Environment and Tourism

Environment and Tourism

Environment and Tourism

Environment and Tourism

Synopsis

For many people, holidays are an increasingly central feature of contemporary western society. The tourism industry has expanded rapidly since 1950, but this book poses the significant question of consequent environmental impacts: are environments being benefited or damaged, by the tourist who visit them?A well-balanced introductory text, this topical book on the relationships between tourism, society and the environment, examines 'tourism' and 'environment' in detail, and gives a historical overview of the growth of the tourism industry. It discusses how the tourism industry markets physical and cultural environments to be consumed by the tourist, and the consequences of the tourism they then attract. It explores:* how the economics of tourism can be adopted in a positive way to aid conservation* whether the concept of sustainability can be applied to tourism* provides a critique of the 'new' forms of tourism, that have developed in recent years.An extensive range of international case studies from both the developed and developing world are used to illustrate the theoretical ideas presented, and to aid the student, it includes end of chapter summaries, further reading guides and boxed vignettes focusing on contemporary environmental issues and debates.

Excerpt

The modern environmentalist movement grew hugely in the last third of the twentieth century. It reflected popular and academic concerns about the local and global degradation of the physical environment which was increasingly being documented by scientists (and which is the subject of the companion series to this, Environmental Science). However it soon became clear that reversing such degradation was not merely a technical and managerial matter: merely knowing about environmental problems did not of itself guarantee that governments, businesses or individuals would do anything about them. It is now acknowledged that a critical understanding of socio-economic, political and cultural processes and structures is central in understanding environmental problems and establishing environmentally sustainable development. Hence the maturing of environmentalism has been marked by prolific scholarship in the social sciences and humanities, exploring the complexity of society-environment relationships.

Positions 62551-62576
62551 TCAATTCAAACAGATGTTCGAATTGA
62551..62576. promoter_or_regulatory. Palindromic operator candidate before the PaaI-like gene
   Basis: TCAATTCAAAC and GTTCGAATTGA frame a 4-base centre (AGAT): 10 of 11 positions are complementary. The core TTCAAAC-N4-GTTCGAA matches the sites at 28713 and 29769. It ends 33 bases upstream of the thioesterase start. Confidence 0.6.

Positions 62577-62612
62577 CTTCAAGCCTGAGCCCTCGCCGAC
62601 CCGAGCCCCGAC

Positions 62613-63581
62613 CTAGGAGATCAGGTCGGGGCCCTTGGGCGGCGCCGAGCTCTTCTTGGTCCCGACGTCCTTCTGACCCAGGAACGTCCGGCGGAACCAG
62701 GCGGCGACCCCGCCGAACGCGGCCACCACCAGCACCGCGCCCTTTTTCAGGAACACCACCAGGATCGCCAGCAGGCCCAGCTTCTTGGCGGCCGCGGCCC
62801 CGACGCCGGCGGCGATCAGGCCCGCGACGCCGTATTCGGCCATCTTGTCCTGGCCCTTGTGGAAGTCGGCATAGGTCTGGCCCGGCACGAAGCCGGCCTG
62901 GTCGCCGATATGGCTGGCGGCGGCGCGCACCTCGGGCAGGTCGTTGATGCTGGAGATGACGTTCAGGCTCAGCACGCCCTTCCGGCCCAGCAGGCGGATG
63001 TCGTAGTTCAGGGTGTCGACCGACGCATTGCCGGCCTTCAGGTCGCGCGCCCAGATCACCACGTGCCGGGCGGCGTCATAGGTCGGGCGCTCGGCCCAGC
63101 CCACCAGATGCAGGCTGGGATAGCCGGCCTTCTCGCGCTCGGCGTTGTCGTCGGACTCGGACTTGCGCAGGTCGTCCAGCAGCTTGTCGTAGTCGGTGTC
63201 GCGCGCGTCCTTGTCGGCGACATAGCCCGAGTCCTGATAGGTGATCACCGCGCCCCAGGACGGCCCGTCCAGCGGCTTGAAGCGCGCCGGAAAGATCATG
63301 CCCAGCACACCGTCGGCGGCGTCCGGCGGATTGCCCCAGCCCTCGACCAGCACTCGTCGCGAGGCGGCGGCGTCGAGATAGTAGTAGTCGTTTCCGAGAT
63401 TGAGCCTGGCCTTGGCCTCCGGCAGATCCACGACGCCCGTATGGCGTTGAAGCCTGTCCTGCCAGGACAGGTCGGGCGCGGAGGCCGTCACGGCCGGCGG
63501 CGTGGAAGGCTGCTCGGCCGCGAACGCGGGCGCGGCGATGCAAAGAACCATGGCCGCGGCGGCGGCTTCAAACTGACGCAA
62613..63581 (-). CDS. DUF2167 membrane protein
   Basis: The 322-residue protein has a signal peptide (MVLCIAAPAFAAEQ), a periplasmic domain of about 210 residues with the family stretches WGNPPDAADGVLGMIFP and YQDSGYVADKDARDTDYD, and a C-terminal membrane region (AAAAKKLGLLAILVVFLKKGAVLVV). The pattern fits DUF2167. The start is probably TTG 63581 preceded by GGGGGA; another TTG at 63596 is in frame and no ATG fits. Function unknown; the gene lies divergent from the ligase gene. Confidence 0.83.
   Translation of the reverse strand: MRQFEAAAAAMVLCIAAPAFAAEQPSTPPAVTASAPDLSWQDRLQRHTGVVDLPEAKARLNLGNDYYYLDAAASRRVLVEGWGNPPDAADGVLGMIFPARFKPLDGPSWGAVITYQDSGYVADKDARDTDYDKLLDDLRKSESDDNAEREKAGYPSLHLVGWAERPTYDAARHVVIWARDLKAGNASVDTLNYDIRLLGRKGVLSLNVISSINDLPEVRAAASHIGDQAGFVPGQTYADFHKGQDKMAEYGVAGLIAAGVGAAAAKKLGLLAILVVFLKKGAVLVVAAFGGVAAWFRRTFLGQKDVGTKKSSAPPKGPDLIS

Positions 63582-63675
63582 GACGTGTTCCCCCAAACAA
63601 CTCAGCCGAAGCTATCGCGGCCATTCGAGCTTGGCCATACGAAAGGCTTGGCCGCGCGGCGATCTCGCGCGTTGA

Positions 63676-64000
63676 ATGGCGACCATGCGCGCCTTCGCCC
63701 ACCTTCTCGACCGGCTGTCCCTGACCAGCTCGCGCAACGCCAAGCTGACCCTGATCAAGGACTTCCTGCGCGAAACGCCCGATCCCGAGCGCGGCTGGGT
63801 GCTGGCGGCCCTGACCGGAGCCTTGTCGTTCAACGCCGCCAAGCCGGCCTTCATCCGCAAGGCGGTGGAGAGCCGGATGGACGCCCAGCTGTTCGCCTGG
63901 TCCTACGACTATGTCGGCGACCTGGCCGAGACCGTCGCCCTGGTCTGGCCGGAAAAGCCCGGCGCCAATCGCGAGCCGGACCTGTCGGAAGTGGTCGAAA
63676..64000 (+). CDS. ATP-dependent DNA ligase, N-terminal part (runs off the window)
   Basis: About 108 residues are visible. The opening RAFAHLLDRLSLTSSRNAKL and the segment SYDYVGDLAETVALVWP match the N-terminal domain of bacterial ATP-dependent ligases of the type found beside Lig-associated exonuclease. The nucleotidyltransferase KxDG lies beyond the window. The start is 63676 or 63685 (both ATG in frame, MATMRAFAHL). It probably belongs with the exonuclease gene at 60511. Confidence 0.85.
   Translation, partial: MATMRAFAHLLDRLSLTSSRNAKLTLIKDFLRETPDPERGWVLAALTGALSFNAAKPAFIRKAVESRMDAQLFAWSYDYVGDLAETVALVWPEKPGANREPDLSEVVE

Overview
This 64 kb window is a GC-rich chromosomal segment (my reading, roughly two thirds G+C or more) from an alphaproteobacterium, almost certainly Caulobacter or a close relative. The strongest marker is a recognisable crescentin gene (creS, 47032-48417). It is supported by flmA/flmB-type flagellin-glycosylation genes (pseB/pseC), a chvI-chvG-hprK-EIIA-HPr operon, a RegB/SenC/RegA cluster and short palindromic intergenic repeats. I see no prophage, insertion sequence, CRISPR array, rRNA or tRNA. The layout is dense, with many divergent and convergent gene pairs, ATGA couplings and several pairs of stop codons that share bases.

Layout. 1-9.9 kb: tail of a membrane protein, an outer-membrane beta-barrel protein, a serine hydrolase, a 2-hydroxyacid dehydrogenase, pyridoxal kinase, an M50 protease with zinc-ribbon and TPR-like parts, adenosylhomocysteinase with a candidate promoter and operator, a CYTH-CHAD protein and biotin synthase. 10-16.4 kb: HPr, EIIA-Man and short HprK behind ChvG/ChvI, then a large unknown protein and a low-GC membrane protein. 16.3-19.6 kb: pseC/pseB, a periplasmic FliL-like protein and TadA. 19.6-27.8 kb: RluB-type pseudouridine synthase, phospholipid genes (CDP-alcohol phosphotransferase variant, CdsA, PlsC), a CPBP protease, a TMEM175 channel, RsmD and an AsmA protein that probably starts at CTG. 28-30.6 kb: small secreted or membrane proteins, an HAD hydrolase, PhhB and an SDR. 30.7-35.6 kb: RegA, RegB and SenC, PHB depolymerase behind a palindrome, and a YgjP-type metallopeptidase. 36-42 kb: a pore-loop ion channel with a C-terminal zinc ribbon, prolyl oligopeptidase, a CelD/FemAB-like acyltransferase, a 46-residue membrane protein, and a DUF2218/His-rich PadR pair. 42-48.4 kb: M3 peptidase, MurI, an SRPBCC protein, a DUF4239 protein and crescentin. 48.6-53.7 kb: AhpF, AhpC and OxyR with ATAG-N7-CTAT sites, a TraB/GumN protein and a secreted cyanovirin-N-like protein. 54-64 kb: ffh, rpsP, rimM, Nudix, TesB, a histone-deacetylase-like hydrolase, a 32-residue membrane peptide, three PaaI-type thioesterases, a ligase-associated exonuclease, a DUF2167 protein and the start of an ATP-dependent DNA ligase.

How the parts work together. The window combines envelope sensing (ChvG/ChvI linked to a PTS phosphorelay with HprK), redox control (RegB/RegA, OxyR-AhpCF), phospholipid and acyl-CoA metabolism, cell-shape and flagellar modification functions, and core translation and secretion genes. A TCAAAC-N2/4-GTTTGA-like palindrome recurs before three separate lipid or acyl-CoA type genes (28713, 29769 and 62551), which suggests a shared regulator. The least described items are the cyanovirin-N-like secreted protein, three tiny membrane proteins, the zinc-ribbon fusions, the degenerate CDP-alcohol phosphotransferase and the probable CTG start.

Such scholarship has been reflected in a proliferation of associated courses at undergraduate level. Many are taught within the 'modular' or equivalent organisational frameworks which have been widely adopted in higher education. These frameworks offer the advantages of flexible undergraduate programmes, but they also mean that knowledge may become segmented, and student learning pathways may arrange knowledge segments in a variety of sequences - often reflecting the individual requirements and backgrounds of each student rather than more traditional discipline-bound ways of arranging learning.

The volumes in this Environment and Society series of textbooks mirror this higher educational context, increasingly encountered in the early twenty-first century. They provide short, topic-centred texts on social science and humanities subjects relevant to contemporary society-environment relations. Their content and approach reflect the fact

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